Is a wrong decision, often better than no decision at all?

decision making

According to the HBR magazine yes it is. “High-Preforming CEOs understand that a wrong decision is often better than no decision at all. ” Study of executives show that 6% received low score because they made wrong decisions. And 94% received low scores because they made too little or too late decisions.

Jerry Bowe, CEO of the private-label manufacturer Vi-Jo is an example of a decisive CEO who doesn’t wait for a perfect time to make his decisions. According to the article in HBR he makes his decisions when he has 65% certainty about the answer. When making decisions he asks these two questions from himself: “What is the impact if I get it wrong? And, how much will it hold other things up if I don’t move on this?”

This is a great approach for everyone who is involved in decision making in some sorts. You can also use this approach for making decisions in your life and finally start on tasks that are waiting so long to be done just because you are waiting for a perfect time to make the decision about them.

Of course waiting to receive information that can make your decision making more precise is valuable as well. But you need to know how much you can wait or how harmful making or not making a decision can be according to your situation. But Learning from decisive CEOs once you have some certainty, it is much better to make a decision to make things move on rather than keep everything wait.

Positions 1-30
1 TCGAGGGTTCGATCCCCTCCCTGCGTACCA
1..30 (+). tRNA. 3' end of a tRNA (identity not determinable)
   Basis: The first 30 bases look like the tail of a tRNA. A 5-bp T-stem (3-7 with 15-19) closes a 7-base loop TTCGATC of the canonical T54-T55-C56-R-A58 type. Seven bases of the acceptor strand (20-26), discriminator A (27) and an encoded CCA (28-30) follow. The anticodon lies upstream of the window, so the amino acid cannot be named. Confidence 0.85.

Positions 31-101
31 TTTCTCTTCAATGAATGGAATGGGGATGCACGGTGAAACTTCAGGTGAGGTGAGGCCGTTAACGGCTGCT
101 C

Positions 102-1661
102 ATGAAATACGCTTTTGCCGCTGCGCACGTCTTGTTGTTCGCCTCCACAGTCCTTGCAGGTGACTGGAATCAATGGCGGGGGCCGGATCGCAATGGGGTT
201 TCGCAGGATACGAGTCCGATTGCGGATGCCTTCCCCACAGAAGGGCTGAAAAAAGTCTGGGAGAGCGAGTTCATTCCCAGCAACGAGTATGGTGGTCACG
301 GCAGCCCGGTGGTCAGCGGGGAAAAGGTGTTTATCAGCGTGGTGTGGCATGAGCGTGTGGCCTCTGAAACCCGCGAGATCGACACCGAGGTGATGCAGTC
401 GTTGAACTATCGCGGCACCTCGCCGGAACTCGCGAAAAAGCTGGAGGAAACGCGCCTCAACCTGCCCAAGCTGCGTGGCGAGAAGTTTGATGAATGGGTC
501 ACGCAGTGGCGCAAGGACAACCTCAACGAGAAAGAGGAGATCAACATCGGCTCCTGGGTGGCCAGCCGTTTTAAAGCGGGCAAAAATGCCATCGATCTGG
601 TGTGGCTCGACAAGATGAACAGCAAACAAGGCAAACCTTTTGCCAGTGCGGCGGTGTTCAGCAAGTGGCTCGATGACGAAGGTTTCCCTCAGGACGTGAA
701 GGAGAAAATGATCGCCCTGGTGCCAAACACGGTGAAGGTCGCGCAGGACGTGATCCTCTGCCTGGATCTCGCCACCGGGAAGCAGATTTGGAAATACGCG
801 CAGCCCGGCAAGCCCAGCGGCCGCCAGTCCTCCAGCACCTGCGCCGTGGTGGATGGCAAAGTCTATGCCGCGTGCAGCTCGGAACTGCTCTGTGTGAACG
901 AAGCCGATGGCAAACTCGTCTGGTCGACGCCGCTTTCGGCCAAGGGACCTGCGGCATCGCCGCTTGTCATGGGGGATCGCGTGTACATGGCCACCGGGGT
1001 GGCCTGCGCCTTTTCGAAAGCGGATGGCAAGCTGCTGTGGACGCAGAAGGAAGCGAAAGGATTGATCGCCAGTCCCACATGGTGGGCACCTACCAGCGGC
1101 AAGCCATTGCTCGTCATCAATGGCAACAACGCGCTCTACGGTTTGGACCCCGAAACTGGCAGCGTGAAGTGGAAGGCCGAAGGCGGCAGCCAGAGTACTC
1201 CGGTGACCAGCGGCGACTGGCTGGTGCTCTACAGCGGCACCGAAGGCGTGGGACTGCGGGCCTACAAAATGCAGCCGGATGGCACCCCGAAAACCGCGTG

There are definitely many decisions in my in my life that I have to make and I am not 100% certain about the answers.  Now that I am thinking, there are decisions that are 5 or 7 years old and I didn’t do anything about them just because I wasn’t 100% sure about what would happen after. I think it is time to move and make the decisions and act like a decisive CEO who prefers to move, make things go, learn from mistakes, and make things happen.

Here are 4 behaviors of successful leaders according t the HBR:

1) Deciding with Speed and Conviction

The highest IQ executives sometimes struggle the most with decisiveness. “While the quality of their decisions is often good, because of their pursuit of the perfect answer, they can make too long to make choices or set clear priorities – and their teams pay a high price. These smart but slow decision makers become bottlenecks”

2) Engage for impact

Successful CEOs know that they should address stakeholders need. They know how to engage people and get team and stakeholders to buy-in.

3) Adopting Proactively

CEOs are consistently facing different situations. They have to excel at adopting. In fact those that adopt are 6.7 times more likely to succeed.

4) Delivering Reliably

Successful CEOs consistently follow through on their commitments. “A key practice here is setting realistic expectations up front.”





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